This millennial look at the history of Britain and France is told with wry, sometimes childishly irritating, and rarely laugh-inducing humour. It’s pretty comprehensive, coming in at just under 650 pages, and it’s not all as good as the rest of it.
Beginning with William the Conqueror (not French) and ending with Nicolas Sarkozy (French), Clarke covers a fair bit of ground including food, battles, trade, battles, Canada, battles, wine, battles, Voltaire, battles, the French Revolution and battles. Oh, and there are about seven chapters dedicated to Napoleon.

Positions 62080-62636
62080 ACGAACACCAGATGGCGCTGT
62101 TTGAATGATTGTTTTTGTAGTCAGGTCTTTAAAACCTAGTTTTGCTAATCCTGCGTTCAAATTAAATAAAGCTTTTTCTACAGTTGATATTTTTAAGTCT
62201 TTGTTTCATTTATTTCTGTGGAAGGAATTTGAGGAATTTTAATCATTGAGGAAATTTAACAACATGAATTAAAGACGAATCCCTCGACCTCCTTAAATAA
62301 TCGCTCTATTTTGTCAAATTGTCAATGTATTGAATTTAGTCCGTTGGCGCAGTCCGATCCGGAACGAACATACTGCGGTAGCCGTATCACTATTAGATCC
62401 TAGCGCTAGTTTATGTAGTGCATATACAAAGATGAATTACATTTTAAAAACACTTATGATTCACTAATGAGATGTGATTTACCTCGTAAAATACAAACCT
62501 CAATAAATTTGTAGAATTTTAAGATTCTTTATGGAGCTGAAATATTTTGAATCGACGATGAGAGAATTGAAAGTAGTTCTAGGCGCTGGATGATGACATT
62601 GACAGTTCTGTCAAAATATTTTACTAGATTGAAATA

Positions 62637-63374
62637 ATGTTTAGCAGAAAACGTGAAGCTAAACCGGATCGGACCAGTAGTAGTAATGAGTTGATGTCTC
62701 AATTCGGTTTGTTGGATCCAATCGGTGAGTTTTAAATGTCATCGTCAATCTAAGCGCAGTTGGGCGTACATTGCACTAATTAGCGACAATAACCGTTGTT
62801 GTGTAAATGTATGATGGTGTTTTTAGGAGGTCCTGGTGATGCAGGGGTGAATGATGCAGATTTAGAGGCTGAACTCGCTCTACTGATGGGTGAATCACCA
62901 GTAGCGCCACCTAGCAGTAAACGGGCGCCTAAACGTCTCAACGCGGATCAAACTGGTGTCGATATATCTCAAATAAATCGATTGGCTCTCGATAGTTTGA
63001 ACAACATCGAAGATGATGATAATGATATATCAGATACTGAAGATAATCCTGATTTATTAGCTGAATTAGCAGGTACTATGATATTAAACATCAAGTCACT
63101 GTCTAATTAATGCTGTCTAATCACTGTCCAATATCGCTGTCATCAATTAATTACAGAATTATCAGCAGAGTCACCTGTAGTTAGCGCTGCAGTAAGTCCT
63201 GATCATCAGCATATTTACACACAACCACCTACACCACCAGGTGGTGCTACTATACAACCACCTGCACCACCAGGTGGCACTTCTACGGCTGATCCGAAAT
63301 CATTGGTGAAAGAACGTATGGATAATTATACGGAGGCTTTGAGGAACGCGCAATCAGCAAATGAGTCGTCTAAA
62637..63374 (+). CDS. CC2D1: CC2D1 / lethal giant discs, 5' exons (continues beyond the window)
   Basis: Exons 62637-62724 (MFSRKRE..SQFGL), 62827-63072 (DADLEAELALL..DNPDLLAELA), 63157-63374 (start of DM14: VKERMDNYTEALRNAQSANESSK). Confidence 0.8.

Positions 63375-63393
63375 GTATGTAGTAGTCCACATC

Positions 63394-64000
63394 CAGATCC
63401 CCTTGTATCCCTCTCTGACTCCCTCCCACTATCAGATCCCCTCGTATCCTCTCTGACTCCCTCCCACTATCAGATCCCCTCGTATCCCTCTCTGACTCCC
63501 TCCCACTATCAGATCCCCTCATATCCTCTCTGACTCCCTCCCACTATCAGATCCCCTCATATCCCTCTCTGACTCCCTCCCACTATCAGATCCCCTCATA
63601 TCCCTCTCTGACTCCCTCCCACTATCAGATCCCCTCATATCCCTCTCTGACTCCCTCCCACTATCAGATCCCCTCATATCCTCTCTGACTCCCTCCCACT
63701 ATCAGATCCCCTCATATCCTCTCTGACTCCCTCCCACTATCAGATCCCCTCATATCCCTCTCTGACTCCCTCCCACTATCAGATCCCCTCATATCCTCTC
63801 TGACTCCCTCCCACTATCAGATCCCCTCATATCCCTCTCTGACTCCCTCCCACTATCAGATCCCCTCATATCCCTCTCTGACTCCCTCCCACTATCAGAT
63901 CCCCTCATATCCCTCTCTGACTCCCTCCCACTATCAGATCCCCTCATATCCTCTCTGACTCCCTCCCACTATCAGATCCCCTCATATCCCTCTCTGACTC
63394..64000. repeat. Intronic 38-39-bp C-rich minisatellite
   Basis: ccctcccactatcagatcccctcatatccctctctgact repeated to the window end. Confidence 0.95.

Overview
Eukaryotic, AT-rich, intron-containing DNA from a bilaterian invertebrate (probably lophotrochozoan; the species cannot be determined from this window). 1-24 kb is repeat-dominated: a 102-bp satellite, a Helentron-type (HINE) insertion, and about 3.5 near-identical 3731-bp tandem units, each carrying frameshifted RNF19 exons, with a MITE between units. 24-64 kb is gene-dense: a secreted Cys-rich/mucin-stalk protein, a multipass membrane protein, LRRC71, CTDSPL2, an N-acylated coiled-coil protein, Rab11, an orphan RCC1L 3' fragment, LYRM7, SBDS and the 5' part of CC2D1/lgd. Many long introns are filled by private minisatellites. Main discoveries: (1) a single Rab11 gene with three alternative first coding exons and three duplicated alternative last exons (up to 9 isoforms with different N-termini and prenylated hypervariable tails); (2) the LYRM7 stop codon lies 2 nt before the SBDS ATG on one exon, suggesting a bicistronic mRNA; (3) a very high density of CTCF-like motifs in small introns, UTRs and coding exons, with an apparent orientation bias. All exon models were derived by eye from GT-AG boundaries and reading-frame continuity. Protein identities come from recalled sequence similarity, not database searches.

You learn a lot about the impact of France on the world. In many cases, as the book has a clear anti-French bias (albeit tongue-in-cheek apparently) Clarke takes pains to point out where our common understanding of the influence of France on history is misplaced.
Although history is the opinion of whoever decides to interpret certain selected facts a certain way, it’s helpful to know that there are alternative ways to interpret facts so that the French don’t get the glory for many things they think they’re responsible for. As a Brit, that’s very satisfying.
Despite it being a whimsical ride for the most part, it did drag from time to time, and I was glad to get it over with. There are far too many dad jokes in here for me. He’s a writer, not a comedian.
I can see this being something of a good read on holiday or on the plane. Something to pick up and put down. It’s interesting enough. But Clarke is no Bryson, and I couldn’t help but wish our USAnian friend could have advised him.